Get email alerts Get Celiac.com E-mail Alerts  




Celiac.com Sponsor:
Celiac.com Sponsor:




Ads by Google:






   Get email alerts  Subscribe to FREE Celiac.com email alerts

Gf For 3 Wks, Endoscopy On Wed.
0

5 posts in this topic

I've been Gluten free for three weeks, and I learned that patients must ingest Gluten before an endoscopy.

Will I test negative? My GI hasn't told me to start eating Gluten--this test was scheduled last month, and I really want Celiac's to be the answer to what I'm going through--I have Gliadin antibodies!!!

Thanks for listening,

0

Share this post


Link to post
Share on other sites


Ads by Google:

I would start eationg mucho gluten now just to make sure, your intestines will have probably healed a lot.

0

Share this post


Link to post
Share on other sites
I would start eationg mucho gluten now just to make sure

I concur.........you're lucky not to have been gluten-free for a longer period of time. Lyndsey (on the board) was gluten-free for......something like 3 months before finding out she needed a biopsy. If you continue eating gluten-free, you might test negative for celiac disease, even if you really have it. Three weeks isn't long enough for your gluten levels to go down a lot, but every week gluten-free makes a difference, so start eating gluten to be safe.

your intestines will have probably healed a lot.

I doubt that they will have healed THAT much in three weeks.....they will have started to heal, but not a lot.

-celiac3270

0

Share this post


Link to post
Share on other sites

Molly & celiac3270:

I see what you mean ...I was thinking that I couldn't erase five months of damage in three weeks...or is that possible?

What really boggles my mind is why my doctor wouldn't tell me...he says that I don't need to eat any Gluten...it isn't a matter of who's right/wrong, but more along the lines of exactly how sick I want to make myself in the next 48 hours and yet still make the results count. I need some finality in my life.

HELP!!!!

0

Share this post


Link to post
Share on other sites

Hi Jill,

If your results are negative, please do not rule out Celiac.

I can't really tell you what is going on in your intestines, but I can tell you what I've read, and my own personal experience.

First I've read that the lining of the intestines starts to heal after three days. This does not mean that it will heal "completely" in that short of time, or that symtoms will go away after three days.

I've also read that it takes anywhere from 3 weeks to 5 years (extreme ends of the spectrum obviously) to eat enough gluten after being gluten free, for the damage to be consistent with Celiac. Obviously this shows that everyone is different. You may have a lot of damage and it may still show after three weeks, or you may have had minor damage in the first place and it could have healed to the point of not being recognisable as "damage consistent with Celiac Disease". The severity of symptoms is not based on the amount of damage in the intestines. Some people have little damage, and horrible symptoms, and others have severe damage and NO symptoms!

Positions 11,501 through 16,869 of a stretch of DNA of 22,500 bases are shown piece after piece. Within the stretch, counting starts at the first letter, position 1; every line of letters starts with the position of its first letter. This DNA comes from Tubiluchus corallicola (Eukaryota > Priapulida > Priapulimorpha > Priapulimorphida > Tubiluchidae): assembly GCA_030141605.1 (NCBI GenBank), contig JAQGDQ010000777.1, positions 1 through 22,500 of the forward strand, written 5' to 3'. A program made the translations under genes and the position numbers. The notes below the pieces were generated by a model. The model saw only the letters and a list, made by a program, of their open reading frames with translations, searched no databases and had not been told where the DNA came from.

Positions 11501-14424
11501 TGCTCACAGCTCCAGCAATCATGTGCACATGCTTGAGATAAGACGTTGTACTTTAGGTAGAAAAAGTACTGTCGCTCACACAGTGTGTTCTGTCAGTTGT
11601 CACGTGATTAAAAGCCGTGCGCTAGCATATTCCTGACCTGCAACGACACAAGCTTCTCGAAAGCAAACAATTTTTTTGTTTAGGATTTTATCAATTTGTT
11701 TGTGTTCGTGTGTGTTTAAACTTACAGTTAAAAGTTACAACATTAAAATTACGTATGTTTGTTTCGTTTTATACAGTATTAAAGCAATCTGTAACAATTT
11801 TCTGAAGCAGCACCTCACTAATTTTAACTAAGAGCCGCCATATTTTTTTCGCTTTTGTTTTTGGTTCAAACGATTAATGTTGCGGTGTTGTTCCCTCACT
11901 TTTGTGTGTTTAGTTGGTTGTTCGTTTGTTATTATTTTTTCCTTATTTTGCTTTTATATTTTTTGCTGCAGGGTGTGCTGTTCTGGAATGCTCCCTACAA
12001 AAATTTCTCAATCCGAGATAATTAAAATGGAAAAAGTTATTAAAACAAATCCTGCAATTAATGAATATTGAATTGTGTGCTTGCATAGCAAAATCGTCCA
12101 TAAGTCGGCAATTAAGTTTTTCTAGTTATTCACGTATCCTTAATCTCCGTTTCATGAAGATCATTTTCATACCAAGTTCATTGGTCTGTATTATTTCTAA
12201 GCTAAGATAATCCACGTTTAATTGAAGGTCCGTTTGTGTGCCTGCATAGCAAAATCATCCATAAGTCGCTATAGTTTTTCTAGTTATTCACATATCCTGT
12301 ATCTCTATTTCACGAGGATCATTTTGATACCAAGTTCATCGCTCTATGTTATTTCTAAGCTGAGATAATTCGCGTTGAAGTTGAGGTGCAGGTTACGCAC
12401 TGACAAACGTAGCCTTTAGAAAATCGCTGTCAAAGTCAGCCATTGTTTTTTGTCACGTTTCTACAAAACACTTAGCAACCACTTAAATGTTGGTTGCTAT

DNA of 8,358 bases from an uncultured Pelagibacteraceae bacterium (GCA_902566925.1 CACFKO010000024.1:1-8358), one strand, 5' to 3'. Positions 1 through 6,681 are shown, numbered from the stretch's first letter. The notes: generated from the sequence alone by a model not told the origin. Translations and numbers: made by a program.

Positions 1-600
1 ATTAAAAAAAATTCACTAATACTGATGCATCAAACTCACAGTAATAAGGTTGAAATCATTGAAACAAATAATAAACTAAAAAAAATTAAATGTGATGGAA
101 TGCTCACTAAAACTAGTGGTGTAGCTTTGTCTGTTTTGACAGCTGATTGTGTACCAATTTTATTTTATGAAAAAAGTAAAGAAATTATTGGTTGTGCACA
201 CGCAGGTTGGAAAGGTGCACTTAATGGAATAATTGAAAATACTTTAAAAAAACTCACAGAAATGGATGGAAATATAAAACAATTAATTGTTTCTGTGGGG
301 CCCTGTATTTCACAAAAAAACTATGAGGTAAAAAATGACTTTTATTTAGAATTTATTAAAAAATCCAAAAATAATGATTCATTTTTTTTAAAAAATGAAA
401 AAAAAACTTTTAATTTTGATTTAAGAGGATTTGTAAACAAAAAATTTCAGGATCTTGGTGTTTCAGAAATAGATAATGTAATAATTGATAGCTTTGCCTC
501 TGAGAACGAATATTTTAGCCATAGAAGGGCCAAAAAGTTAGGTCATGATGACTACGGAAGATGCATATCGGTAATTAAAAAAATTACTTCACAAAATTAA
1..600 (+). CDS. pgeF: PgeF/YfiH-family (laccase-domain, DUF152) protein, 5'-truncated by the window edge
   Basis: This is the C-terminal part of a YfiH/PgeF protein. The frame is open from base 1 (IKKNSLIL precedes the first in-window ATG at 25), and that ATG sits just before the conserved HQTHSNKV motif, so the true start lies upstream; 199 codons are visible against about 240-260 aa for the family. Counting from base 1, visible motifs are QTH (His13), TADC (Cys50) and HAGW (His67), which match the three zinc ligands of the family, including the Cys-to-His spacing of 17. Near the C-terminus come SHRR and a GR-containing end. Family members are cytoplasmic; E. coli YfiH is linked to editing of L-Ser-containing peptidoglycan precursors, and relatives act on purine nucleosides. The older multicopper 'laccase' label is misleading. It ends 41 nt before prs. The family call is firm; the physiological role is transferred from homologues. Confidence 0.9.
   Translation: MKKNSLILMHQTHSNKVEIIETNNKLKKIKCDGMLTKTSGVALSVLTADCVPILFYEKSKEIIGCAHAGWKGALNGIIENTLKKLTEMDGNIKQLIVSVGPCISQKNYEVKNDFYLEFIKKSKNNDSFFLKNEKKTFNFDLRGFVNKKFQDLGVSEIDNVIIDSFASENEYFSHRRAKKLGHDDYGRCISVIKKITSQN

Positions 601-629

Now, my personal experience is this:

I had been on an extremely low carb diet for two months (in early 2001) and had not eaten hardly any bread products (but had probably consumed gluten in some form). I had lost weight, but felt very sick most of the time. So that diet ended. Felt better for a time, then very sick after consuming a normal gluten filled diet. Just kept getting sicker.

Went from doctor to doctor (as I had for most of my life) and everyone kept saying it was IBS.

In late 2001, I started the Eat Right 4 Your Type blood type diet and since I am blood type A, it was a wheat free/dairy free diet. In a few days after following the diet meticulously, I felt great. Better than I had in all of my life! For the first two weeks I was (unintentionally) gluten free. I had never heard of gluten before, so this meant nothing to me then. I then got myself some spelt flour (NOT gluten-free!) and made some bread. This was an exceptable alternative on the diet, but the way I felt after eating the bread was unbearable! I wanted to die, I was in so much pain. I thought I had done something wrong when I made the bread, so I started researching wheat-free bread making and came across some cookbooks by Bette Hagman. In reading the introduction she was talking about Celiac disease, and in reading of her symptoms I got chills. Many of her symptoms were like my IBS symptoms that I had had for 29 years! So I started researching Celiac/gluten intolerance. I started seeking a diagnosis. I went back on gluten, since that was what was recommmended in the articles I was reading. After a year, and many tests for everything BUT Celiac Disease, which even included an endoscopic exam (he never took a single biopsy) I gave up on the doctors and went gluten free again.

After a few days I had relief of symptoms, but after a few weeks I felt I really did have this and if I wanted my children tested, then I would have to have a diagnosis. I went back on gluten again and after a few months back on gluten I went to a new doctor. I had managed to have my Primary Care Physician order the blood tests, but they came back negative. So the new doctor had the negative tests in hand when I got there and she refused to test me for Celiac unless I was anemic. I was borderline, as I had been most of my life, but she still refused to test me. I wanted an endoscopy with biopsies. She wanted to treat me for IBS and recommended a high fiber diet (consuming wheat bran daily!). I got mad and ordered the Enterolab tests. I had been getting the run-around for two years and needed answers.

I got my results from Enterolab and went gluten and dairy free that day (Nov. 10th, 2003) Two weeks later I went back to the doctor with my results and she refused to accept them, but agreed to do the exam! Well I had only been gluten-free for two weeks that time, so I went back on gluten for two months. I seriously overloaded on gluten, eating more in a day that I normally would have in a week! Two months later I had the biopsy and it was negative. Now I knew gluten was my problem and I was so sick those two months, and I even started to get the DH rash that is caused from Celiac Disease. I was so happy to get off gluten again. But still that doctor refuses to see that I have the disease.